February 18, 2004

Locations in Retail Space

Tom Moseman has advice for retailers that put their store displays in high-traffic areas.

Beware the "butt-brush" factor.

Badly placed store items can get brushoff

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Published February 17, 2004

Tom Moseman has advice for retailers that put their store displays in high-traffic areas.

Beware the "butt-brush" factor.

Moseman, whose Envirosell Inc. is sort of a feng shui adviser to merchants, banks and fast-food chains, spoke at the National Retail Federation's Retail Advertising Conference, which ended Friday in Chicago.

Among Moseman's tips for customer-pleasing store designs: Think twice about putting point-of-sale displays in busy areas, including where checkout lines creep back.

"We're posterior-sensitive beings," said the senior vice president for the New York behavioral research firm, whose clients include Wal-Mart Stores Inc. and Lowe's Cos.

Invade shoppers' personal space, and they're likely to move on and not buy the product being highlighted. "Understanding the butt-brush factor is extremely important."

For stores that stack jeans, Moseman recommends putting husky sizes on top. It saves the amply proportioned from bending over.

Likewise, petites don't have to scale shelves.

And avoid displaying merchandise close to store entrances. Here's why: Shoppers entering a store need to pass through a "decompression zone," giving them the chance to slow their gait and scope things out. Shoppers who haven't decompressed tend to breeze by goods.

Considering displaying interactive devices? Don't bother unless you want children to use them.

Sinking sales: Spiegel Inc. said sales at its Eddie Bauer stores open at least a year dropped 7 percent in January compared with the same month last year.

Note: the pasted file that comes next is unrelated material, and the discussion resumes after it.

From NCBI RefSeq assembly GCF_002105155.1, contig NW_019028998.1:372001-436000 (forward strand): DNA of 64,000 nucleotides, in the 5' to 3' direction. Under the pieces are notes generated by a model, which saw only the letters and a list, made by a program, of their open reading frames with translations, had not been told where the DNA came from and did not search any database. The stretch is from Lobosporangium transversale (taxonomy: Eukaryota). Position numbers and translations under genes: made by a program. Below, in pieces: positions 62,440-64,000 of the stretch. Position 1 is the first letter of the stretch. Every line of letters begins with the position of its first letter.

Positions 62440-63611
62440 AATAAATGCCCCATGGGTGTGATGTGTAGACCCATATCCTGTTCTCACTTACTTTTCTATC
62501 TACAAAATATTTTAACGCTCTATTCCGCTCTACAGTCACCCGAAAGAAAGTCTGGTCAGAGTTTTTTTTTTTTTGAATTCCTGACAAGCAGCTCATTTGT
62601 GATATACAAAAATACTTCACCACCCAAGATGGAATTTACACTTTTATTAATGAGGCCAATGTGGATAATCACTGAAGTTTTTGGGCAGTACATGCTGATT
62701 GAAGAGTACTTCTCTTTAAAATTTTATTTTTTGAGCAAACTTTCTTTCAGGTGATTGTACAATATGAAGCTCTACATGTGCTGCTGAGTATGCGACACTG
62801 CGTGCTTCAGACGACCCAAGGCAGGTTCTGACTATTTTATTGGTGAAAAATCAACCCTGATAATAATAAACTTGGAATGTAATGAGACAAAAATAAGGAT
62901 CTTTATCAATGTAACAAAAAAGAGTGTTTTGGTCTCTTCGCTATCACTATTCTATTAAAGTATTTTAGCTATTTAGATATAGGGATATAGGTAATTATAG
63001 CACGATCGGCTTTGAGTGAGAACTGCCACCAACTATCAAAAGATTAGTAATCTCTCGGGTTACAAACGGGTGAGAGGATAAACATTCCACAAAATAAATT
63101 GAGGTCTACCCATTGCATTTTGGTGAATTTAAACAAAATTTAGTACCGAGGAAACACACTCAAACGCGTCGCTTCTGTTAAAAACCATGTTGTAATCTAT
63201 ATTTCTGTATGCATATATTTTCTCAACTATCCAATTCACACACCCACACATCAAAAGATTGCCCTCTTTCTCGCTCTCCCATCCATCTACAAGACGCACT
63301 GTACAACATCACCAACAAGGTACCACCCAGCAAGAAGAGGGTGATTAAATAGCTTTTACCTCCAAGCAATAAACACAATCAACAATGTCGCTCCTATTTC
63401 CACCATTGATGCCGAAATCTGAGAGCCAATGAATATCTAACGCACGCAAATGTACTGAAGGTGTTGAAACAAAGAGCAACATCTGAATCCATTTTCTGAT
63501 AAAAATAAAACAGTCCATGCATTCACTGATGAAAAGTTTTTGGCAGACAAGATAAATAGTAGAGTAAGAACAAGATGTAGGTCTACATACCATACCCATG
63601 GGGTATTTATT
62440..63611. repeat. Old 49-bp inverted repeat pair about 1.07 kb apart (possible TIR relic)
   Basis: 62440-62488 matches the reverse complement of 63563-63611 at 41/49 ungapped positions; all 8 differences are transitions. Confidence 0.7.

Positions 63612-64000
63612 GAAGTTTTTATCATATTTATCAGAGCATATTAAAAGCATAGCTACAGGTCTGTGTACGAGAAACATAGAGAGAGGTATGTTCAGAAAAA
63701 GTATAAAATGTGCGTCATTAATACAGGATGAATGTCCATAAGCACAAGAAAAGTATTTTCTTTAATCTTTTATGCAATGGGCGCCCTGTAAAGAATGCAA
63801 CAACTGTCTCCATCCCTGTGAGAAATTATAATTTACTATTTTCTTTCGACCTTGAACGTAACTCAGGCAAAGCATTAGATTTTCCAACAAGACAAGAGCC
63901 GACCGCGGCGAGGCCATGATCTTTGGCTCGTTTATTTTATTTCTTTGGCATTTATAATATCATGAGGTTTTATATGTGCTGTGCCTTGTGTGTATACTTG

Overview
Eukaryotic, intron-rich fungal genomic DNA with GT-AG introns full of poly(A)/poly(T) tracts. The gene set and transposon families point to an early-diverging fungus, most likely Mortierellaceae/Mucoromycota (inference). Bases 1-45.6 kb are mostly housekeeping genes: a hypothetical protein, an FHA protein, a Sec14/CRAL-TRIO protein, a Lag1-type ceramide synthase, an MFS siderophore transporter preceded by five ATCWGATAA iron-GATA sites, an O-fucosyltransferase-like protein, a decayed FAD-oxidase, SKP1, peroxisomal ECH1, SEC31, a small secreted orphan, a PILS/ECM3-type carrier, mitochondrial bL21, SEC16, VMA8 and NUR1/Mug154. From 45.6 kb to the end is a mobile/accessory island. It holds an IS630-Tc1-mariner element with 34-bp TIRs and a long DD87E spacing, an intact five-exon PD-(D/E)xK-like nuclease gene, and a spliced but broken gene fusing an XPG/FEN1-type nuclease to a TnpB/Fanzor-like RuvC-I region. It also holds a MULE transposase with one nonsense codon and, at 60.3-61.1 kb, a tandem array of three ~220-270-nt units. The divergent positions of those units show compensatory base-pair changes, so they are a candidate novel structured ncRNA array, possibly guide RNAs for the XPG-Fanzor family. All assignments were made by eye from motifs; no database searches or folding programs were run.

The Downers Grove company also said catalog and online sales fell 28 percent, mostly due to a planned reduction in catalog circulation and a change in mailing dates.

Spiegel debuted its revamped semiannual catalog and Web site in late January. The comparable 2003 semiannual catalog was mailed in late December 2002.

Environmental Sears: The U.S. Environmental Protection Agency and the U.S. Department of Energy, which give an "Energy Star" seal of approval to products reducing greenhouse gas emissions, recognized Sears, Roebuck and Co. for selling more environmentally friendly appliances than any other U.S. retailer in 2003.

Of course, Sears sells more major appliances, green or otherwise, than any other retailer.

Sears increased the dollar volume of its sales of Energy Star-qualified appliances, including Kenmore, Frigidaire and Maytag brands, by 30 percent in 2003. The goods account for 60 percent of appliance dollar volume for Sears and 40 percent of unit sales.

The least expensive Kenmore dishwasher is $229; the Energy Star version starts at $279.

Energy Star appliances use a third less energy.

Lowe's was recognized last year.

Bad break: What if you opened a store and then broke your right wrist?

"It's not very easy," said right-hander Elisabeth Brusson, who in November opened French jewelry store Renaissance Ethnique at 2050 N. Halsted St.

Last month Brusson, who moved from her native France eight months ago for her husband's job transfer, took a spill on ice and now has her arm in a cast.

"I've learned to write a little with my left hand," she said.

But arranging product displays is next to impossible. That duty now falls largely to her one employee.

It's Brusson's first stab at entrepreneurship. How are things going? "Not bad," she said. "You have to learn to be patient."

Chicago Tribune | Badly placed store items can get brushoff

Posted by Craig at February 18, 2004 04:49 PM